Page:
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A Comparison Of Remote Sensing Change Detection Methods For Urban Creep Identification In Norwich

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posted on 12.11.2019, 16:47 by Andrew P. Tewkesbury
Change detection is one of the most active research areas in remote sensing, driven by the desire to monitor the highly dynamic world around us. Modern very high resolution (VHR) images from satellite and aerial platforms present an opportunity to reveal landscape change in great detail. However, there is little research focusing on detailed change detection. This research addresses this problem, by investigating the utility of remote sensing change detection to detect fine urban changes called ‘urban creep’. Urban creep is the addition of impermeable surface to an existing property, after its initial construction. This is problematic because cumulatively, urban creep significantly increases flood risk. Moreover, up-to-date urban creep statistics are not readily available. Therefore, urban creep identification is a challenge to change detection research because of its subtle expression, small extent, and complicated contextual setting. The investigation of urban creep is conducted over the city of Norwich using aerial images from 2006 and 2010. The research focuses on three methodological areas. Firstly, statistical sampling is employed to quantify a baseline rate of urban creep. Secondly, a direct classification of the remotely sensed data is undertaken to assess the utility of the state-of-the-art in this application. And lastly, as a counter-point, change vector analysis (CVA) is applied to explore the utility and relevance of differencing methods in a complex urban change detection setting. The results have shown that 1) The rate of urban creep in Norwich is increasing; 2) Quantitative urban creep evaluation remains beyond the current state-of-the-art, but qualitative detection is possible; 3) Simple spectral CVA has almost no utility in this application. These findings contribute to knowledge by clarifying the capabilities of change detection techniques in detailed urban applications; building upon, and extending existing CVA research; and finally by adding to urban creep knowledge.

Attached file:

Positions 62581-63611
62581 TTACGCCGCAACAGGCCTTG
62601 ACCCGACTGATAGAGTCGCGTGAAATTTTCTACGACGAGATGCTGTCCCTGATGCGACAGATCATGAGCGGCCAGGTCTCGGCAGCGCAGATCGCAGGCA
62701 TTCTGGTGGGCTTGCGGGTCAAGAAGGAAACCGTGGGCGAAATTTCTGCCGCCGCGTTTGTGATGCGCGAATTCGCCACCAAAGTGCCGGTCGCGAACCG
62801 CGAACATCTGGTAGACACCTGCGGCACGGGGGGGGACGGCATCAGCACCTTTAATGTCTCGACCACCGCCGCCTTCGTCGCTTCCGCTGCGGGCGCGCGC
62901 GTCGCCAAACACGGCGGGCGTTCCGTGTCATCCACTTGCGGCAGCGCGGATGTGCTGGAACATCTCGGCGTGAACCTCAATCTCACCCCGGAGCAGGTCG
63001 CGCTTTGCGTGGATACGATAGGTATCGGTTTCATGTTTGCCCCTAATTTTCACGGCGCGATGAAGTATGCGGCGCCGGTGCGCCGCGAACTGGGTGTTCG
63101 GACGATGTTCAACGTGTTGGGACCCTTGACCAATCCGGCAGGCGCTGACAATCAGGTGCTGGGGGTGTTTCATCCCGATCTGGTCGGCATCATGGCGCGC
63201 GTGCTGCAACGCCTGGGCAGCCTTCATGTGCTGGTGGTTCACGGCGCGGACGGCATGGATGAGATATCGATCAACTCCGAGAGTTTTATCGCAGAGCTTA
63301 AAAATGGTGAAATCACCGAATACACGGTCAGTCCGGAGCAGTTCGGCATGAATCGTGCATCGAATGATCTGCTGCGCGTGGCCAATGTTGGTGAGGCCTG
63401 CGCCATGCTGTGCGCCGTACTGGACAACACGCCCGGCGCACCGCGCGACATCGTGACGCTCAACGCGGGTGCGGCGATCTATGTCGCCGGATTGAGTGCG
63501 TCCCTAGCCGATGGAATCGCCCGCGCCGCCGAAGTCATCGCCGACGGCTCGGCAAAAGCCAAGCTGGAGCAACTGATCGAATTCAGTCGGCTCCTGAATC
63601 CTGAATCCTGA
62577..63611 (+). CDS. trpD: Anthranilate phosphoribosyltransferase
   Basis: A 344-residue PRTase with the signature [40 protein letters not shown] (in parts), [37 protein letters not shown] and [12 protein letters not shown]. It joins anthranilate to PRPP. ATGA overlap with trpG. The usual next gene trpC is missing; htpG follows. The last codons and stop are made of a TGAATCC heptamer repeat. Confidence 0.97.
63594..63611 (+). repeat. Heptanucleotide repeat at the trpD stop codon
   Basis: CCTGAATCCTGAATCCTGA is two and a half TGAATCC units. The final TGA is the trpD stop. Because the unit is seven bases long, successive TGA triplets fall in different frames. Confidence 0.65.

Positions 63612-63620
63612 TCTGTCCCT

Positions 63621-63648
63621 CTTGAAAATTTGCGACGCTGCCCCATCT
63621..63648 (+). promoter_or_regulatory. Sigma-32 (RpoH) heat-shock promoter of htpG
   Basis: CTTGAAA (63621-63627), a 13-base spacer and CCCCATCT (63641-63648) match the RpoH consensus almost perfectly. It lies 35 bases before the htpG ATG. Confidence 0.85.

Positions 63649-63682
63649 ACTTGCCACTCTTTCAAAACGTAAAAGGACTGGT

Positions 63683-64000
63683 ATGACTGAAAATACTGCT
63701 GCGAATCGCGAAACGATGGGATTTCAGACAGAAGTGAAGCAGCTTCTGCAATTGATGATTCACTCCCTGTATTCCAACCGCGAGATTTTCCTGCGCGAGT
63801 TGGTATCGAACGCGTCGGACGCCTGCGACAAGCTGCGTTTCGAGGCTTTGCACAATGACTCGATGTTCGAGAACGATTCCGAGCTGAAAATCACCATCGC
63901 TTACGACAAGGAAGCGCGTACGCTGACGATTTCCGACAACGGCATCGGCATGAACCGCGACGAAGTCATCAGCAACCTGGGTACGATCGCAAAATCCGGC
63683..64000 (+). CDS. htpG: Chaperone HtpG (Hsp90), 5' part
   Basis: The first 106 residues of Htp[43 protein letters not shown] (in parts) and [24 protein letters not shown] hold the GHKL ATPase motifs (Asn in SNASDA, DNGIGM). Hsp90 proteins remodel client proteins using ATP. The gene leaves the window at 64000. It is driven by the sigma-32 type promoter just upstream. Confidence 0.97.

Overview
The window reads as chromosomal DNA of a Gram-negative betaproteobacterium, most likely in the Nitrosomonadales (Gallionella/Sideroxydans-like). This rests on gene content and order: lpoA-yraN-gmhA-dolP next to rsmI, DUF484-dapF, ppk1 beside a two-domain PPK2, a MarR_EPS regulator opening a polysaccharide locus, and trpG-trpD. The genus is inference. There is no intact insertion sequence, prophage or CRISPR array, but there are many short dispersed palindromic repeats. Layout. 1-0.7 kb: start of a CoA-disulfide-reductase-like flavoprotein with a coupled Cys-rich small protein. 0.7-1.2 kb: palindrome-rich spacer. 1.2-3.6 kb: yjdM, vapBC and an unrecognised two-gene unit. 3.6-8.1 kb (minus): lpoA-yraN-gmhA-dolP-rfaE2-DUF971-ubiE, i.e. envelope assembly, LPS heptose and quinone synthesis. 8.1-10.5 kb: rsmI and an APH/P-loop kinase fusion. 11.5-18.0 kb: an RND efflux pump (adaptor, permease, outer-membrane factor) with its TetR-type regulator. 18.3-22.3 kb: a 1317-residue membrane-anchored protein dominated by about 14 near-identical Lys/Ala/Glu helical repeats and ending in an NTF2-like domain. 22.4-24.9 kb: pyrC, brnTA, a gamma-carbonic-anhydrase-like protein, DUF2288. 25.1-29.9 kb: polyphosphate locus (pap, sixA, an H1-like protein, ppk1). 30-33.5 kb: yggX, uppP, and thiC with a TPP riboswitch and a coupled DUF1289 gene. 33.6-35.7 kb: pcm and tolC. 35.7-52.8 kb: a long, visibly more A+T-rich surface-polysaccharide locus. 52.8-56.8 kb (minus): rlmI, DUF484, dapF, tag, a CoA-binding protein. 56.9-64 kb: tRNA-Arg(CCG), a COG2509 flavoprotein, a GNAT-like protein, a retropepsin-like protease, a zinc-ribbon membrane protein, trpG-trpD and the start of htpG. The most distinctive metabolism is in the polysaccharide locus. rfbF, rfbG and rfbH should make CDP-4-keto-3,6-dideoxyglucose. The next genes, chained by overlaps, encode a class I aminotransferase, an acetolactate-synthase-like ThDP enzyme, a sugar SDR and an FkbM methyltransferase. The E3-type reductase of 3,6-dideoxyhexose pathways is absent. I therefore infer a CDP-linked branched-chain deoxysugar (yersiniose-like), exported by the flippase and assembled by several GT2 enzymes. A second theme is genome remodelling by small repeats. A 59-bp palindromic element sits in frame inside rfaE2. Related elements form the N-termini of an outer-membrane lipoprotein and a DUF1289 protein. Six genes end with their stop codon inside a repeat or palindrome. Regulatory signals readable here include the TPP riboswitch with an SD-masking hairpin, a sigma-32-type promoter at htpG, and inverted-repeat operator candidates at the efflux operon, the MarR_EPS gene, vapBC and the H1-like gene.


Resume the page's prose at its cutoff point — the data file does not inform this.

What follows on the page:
Alexis Comber; Nicholas Tate; Kevin Tansey; Peter Fisher

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Department of Geography

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University of Leicester

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